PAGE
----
FILE PHOTO: Reporters are silhouetted by a screen showing a F1 logo during a news conference to announce a Formula One race in Mexico City July 23, 2014. REUTERS/Daniel Becerril
April 17, 2018
By Alan Baldwin
(Reuters) – Formula One drivers will be allowed more fuel next season to race at full speed from start to finish rather than having to worry about keeping enough in the tank to get to the checkered flag.
The governing FIA said the rise from 105kg to 110kg was among a number of issues agreed by the Strategy Group, which includes the top teams, and Formula One Commission in Paris on Tuesday.
The fuel increase, it said in a statement, would be sufficient to allow drivers “to use the engine at full power at all times.”
Under current regulations, with the cars heavier and thirstier due to aerodynamic changes and the addition of the ‘halo’ head protection system, some fuel saving is necessary to the frustration of fans and drivers.
Engines, however, are also limited at present to three per driver per season, with teams also concerned about putting too much stress on them.
Other measures for 2019 were for the weight of the car to be separated from that of the driver in future and for all drivers to wear biometric gloves to increase safety and facilitate medical rescue.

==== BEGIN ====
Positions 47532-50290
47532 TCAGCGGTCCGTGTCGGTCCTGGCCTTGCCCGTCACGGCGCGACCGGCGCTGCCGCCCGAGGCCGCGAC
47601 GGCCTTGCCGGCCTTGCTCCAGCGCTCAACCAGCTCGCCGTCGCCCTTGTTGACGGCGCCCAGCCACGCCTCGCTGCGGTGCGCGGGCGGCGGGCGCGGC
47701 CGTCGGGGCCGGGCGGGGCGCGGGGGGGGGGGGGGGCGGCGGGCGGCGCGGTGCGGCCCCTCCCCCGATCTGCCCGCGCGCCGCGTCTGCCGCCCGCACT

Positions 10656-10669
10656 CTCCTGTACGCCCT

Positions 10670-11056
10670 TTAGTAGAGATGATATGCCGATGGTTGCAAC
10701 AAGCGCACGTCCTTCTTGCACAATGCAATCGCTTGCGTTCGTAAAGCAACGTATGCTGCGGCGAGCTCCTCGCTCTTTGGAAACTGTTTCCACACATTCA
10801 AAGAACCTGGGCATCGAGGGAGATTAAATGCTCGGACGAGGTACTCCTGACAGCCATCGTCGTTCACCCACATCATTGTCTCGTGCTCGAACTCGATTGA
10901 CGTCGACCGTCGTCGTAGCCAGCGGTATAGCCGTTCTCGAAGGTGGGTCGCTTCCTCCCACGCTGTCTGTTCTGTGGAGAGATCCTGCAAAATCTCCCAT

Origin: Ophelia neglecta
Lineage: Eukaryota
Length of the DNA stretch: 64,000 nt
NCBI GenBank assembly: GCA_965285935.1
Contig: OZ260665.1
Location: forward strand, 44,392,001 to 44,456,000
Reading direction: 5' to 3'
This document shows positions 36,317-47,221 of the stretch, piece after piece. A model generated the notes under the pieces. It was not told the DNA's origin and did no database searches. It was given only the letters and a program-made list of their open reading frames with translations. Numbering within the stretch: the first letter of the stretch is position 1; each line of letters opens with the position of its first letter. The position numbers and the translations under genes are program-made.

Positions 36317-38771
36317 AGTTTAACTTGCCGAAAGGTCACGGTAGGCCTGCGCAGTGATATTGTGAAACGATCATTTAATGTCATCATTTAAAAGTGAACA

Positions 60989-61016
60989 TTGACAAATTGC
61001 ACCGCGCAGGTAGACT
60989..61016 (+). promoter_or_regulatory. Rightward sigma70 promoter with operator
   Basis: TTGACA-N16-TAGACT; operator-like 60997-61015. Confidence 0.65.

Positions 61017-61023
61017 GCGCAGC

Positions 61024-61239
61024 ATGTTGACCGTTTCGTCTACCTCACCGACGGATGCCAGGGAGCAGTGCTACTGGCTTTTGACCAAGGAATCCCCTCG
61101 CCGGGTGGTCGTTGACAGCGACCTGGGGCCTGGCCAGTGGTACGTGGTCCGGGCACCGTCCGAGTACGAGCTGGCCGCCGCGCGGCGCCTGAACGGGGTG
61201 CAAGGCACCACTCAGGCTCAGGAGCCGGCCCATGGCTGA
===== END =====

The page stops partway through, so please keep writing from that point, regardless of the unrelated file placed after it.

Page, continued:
The gloves contain sensors to gather personal data, such as heart rate, to help assess a driver’s condition in the event of a crash.
The minimum weight of drivers is expected to be set at 80kg, with ballast required for anyone weighing less. At present taller drivers are at a weight disadvantage.
The FIA said discussions would continue about aerodynamics, with the aim of taking a decision by the end of April once research carried out by the governing body with help from the teams had been concluded.
Formula One’s commercial rights holders Liberty Media want to see increased overtaking with more teams having a chance of winning races.
The FIA also presented its proposed engine regulations for 2021, with current deals expiring at the end of 2020, and beyond.
They were for a 1.6 liter V6 turbo hybrid engine, as is currently used, but without the MGU-H exhaust energy recovery system.
The governing body said it would meet current and potential power unit manufacturers to discuss the proposals in more detail and hoped to reach an agreement by the end of May.
Formula One currently has four engine providers — champions Mercedes, Ferrari, Renault and Honda — but others such as Aston Martin have expressed an interest in coming in if the rules are right for them.
Ferrari have warned, however, that they could walk away if they don’t like what is on offer.
(Reporting by Alan Baldwin, editing by Ken Ferris)